Adventurous. That’s what I needed to prove to my eleven year old son on this trip. Mom is indeed still adventurous. “Estoy lista!” I found myself shouting to our Mayan guides. I’m ready for adventure! And who said I’m not? What did I have to prove?
Let’s rewind six months back to June, shall we? As I was standing in line with my husband and three oldest kids, decked out in my racing suit and goggles waiting for the triathlon official to give me a thumbs up for my turn in the water, my son turns around and says, “You can swim laps Mom? Really? Huh. Never seen you actually swim before.”
Really? I’ve taken him to the beach and the pool countless times every summer. I’ve dragged him to hundreds of swim lessons, swim team practices and swim meets. I remember doling out “Shamu” rides at the public pool when he was little. I distinctly remember a water babies Mommy and Me course the summer of 2002 because the pool was freezing. Why doesn’t he think I can swim?
When we got to the bike portion of the race when he blurted out, “And you know how to ride a bike too? Wow, Mom. You’re full of surprises today.” Who over the age of seven doesn’t know how to ride a bike? Why did he assume I had never mastered what is a child’s toy? And who taught him how to ride, huh? Who was holding the video camera and cheering when he finally got the hang of it. What, those who can’t, teach?
And then came the run. “I don’t think I’ve ever seen you run either! Go Mom!” Seriously? Never seen me run? How did he think I lost those 70 pounds he forced me to gain when he made me crave nothing but carmel apples and onion rings for nine months? How?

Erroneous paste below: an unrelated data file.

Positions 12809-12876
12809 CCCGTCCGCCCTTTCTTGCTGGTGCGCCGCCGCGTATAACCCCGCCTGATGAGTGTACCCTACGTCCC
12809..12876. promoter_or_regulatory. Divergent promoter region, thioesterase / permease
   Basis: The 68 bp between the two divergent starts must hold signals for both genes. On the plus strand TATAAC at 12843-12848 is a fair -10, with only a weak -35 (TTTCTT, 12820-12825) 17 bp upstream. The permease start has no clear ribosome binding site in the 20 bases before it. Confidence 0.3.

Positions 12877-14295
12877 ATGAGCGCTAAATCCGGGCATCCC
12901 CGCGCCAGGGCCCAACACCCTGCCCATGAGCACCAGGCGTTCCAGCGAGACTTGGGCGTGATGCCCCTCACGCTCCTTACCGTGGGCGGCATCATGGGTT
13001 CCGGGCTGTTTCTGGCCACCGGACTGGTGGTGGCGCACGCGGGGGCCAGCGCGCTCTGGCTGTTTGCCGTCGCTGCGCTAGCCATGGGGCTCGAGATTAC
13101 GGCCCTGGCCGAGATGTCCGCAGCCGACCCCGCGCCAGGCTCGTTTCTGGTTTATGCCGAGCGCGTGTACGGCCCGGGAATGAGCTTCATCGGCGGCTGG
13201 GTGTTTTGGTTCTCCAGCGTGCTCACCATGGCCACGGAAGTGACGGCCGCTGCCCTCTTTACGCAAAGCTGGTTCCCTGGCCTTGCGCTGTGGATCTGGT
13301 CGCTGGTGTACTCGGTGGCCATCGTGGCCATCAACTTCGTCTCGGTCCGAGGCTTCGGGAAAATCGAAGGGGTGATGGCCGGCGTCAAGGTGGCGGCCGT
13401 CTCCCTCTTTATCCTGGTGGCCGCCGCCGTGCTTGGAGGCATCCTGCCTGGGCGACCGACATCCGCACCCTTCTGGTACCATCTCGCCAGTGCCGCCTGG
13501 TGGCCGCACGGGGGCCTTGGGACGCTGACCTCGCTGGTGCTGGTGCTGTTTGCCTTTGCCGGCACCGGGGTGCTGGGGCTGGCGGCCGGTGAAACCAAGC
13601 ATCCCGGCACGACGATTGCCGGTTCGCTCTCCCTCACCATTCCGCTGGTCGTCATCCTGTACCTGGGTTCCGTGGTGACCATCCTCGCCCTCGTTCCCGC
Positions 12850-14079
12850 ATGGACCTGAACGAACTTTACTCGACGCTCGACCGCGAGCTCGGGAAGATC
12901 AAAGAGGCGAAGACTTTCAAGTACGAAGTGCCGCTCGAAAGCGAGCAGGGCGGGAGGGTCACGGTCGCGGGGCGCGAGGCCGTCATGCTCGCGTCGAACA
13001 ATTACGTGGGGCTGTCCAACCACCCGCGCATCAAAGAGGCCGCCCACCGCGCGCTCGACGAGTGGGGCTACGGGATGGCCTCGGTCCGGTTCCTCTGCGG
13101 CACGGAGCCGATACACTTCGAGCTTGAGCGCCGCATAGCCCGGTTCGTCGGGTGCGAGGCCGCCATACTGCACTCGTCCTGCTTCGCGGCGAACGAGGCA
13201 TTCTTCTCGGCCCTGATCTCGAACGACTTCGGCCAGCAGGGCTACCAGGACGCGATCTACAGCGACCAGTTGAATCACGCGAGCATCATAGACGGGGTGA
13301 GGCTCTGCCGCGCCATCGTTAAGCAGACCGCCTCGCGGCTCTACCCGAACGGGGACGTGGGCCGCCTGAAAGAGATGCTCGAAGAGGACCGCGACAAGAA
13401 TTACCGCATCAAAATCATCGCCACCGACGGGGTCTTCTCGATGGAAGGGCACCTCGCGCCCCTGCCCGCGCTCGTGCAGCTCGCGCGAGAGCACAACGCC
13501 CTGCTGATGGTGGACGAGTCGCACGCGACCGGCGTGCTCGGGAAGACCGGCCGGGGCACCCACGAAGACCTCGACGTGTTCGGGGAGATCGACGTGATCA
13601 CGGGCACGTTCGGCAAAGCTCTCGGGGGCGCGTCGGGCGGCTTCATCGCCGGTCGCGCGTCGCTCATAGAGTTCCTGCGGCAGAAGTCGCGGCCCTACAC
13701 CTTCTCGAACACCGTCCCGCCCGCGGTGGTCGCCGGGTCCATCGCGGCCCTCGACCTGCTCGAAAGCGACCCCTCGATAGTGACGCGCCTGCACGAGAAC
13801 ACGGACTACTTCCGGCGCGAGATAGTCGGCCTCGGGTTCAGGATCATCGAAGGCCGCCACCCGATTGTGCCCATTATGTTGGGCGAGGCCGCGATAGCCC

Then it occurred to me. I usually run before the kids wake up. And he probably doesn’t even remember his days in the jogging stroller when he used to weigh under 30 pounds and we’d run all over town. Plus, now he’s at school when I push his younger siblings up the hills.
My bike still lives in my parent’s garage because every time we visit I’m either too pregnant, too nursing and/or have way too much stuff in the minivan to collect it. As far as he’s concerned, I don’t even own a bike.
As for swimming, it had been a long time since I’d joined a cannon ball competition or challenged him to a race. I’m usually the one wearing a baby in a wrap, perched on the steps, keeping my non-swimmers within arm’s reach and wondering if my hideous varicose veins will ever completely go away. Hardly a worthy opponent in a 50 yard butterfly sprint.
No, my cliff jumping youth is not a part of my pre-teen’s memory. Had I really degenerated into a boring old mom in his eyes?
Since that fateful day in June when I was “full of surprises” I have challenged my boy to a water obstacle course (I lost), jumped off the high dive in his presence, ran wind sprints with him at the high school track and challenged him to an arm wrestling match. (I won.)
I’ve oh-so casually brought up what it was like to surf in Maui or swim in bat-ridden caves in Mexico or scramble up ancient pyramids back in the day when they were not so roped off. (“Of course, you can’t do that sort of thing now without getting shot, but back in my day…”)
But still, I don’t think he was convinced. So when when my husband and I took him along with us on a business trip to Central America last week and we found ourselves zip-lining through the gorgeous canopies of a tropical jungle, across 300 meter gorges, tree top to tree top just like Tarzan, I couldn’t help but raise an eyebrow and give a little, “Look who’s adventurous now?” before jumping off a cliff, the mountains of Guatemala visible in the distance and the chirping of some exotic creature beckoning us from far below. Who’s adventurous now?
Never mind the fact that we were surrounded by half a dozen capable guides and there was a three year old in our group zipping through the same course as us. But still. It was cool.
But even after all of that, if he still doesn’t think I’m adventurous, I guess I’ll just have to wait until he and his future wife have a baby one day. Then he’ll know, he’ll know…first-hand, just what a diehard, hard-core adrenaline junkie I really am.